Posted on Tuesday, July 2nd, 2013 by Germain Lussier
When George Lucas and Steven Spielberg said Hollywood would implode because of a reliance on massive blockbusters, they were probably thinking of films like those made by Gore Verbinski. The director has done small films — even winning an Oscar for the animated Rango — but he’s best known for the three Pirates of the Caribbean movies and now The Lone Ranger, which opens July 3. His latest film was a massive undertaking that cost hundreds of millions of dollars to make and even more to market.
When we sat down to talk to Verbinski, it seemed like the time to ask him about Lucas and Spielberg’s comments. He thinks there is a problem with Hollywood’s overspending, saying “we are on a crazy road to extinction.” Below, you can read more comments along with talk of genre conventions, the William Tell Overture, Hans Zimmer, and the struggle to get The Lone Ranger in front of cameras.
/Film: With the Pirates movies and The Weather Man, that’s four movies about water. Between Rango and this, that’s two movies in the desert. Are you done with the elements now, or will you begin a phase with a new element?
Gore Verbinski: Yeah, “Time for a sci-fi,” is that what you’re saying?
No, I meant were you conscious of the fact your last six movies have centered on either water or sand?
I think it just happens. I don’t know. The environments are sort of tertiary to the narrative. It’s “What is the story you want to tell?” It’s coincidental with all of this other stuff.
This movie has huge action, but there many pauses that give you time to breathe. Was that one of your ways to make sure it’s grounded in the western genre? What else was important to you to make it a genre western as opposed to a big action movie?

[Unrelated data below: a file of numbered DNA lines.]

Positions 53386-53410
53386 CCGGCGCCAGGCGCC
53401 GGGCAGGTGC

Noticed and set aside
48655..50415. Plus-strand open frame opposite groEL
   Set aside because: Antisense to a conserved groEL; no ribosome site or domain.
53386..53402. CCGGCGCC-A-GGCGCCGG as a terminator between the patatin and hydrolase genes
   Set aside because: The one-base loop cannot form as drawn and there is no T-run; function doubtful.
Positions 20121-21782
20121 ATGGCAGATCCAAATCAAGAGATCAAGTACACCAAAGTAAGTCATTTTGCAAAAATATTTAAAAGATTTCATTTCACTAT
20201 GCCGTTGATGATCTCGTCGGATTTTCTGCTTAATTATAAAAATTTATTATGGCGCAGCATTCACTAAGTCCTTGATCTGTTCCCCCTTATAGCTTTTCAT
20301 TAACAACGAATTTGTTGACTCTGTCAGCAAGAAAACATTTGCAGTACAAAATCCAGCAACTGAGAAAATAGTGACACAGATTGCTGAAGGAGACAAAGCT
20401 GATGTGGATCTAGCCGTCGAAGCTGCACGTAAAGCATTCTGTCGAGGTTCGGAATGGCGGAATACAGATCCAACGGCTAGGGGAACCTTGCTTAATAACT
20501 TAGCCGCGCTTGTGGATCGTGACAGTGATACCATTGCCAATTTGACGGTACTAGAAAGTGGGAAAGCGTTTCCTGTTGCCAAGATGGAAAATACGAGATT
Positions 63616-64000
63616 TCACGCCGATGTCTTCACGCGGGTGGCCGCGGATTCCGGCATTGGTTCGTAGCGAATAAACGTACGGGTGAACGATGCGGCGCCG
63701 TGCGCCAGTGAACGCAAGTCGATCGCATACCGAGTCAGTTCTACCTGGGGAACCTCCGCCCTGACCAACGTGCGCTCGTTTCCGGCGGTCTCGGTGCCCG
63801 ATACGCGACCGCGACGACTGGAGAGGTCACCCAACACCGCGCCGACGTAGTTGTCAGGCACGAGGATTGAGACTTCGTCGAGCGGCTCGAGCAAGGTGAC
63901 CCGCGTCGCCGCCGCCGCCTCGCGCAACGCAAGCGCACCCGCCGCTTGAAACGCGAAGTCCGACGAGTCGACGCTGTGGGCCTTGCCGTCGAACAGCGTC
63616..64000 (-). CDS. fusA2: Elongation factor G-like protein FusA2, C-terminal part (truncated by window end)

Well, I think it starts from trying to make Tonto relevant as a character. In the original intellectual property he’s really a side kick. Early on we decided to tell it from his perspective and make him the narrator. Then it’s organically tied into issues of our connection with the earth, so the landscapes become a character. Yeah, it’s the idea that the villain is progress. It’s this train, ultimately, that we all jumped on and can’t get off. “What did we leave behind?” To acknowledge some sense of loss, I think. Those are moments that I think it’s important to take time with, just out of respect.
This is your fourth movie with Johnny Depp and Jerry Bruckheimer. Are you guys always on the same page? What is it that keeps bringing you all back to make these movies?
Three of those movies were sequels.
I mean Jerry… I talked to Jerry years ago when I was just doing commercials, and so we had talked about doing a movie together. I think Pirates was the first one that I responded to and was like “That’s something I want to do.” Then it blew up and we made a few more of those. Actually, on Pirates 2, we started talking about The Lone Ranger, so this goes way back. So I don’t know. It’s just when we find a good story, we put the band back together.
One of my favorite parts of the movie is the William Tell overture. It’s so classic “Lone Ranger,” but since you have Hans Zimmer scoring I was surprised to hear it. Was there always a plan to use it so prominently?
He hates [‘William Tell’ composer Gioachino] Rossini. He thinks Rossini is a hack. So it was a struggle. [Note: It was unclear if this was sarcasm.] But even before talking to Hans I had been designing this finale and trying to hold it back, hold back the William Tell, because it’s so… I mean it’s in Huggies commercials and god knows what. It’s the most overplayed tune, so trying to hold it back until the finale… We tease it, but then we hold it.
In designing the whole finale of the train sequence, it was really an operatic number that was pre-vized and put against the William Tell overture. I then went to Hans with the challenge of “Okay, this is going to be in the movie whether you like it or not. Now let’s dissect it and reinvent it and pull themes out of it.” So some of it, [hums music] is the C section of the William Tell, but it’s sometimes played solo and half time, sometimes at three-four, and it serves as some other themes. So you pull that apart to create other themes in the movie and then have it all accrue in the finale.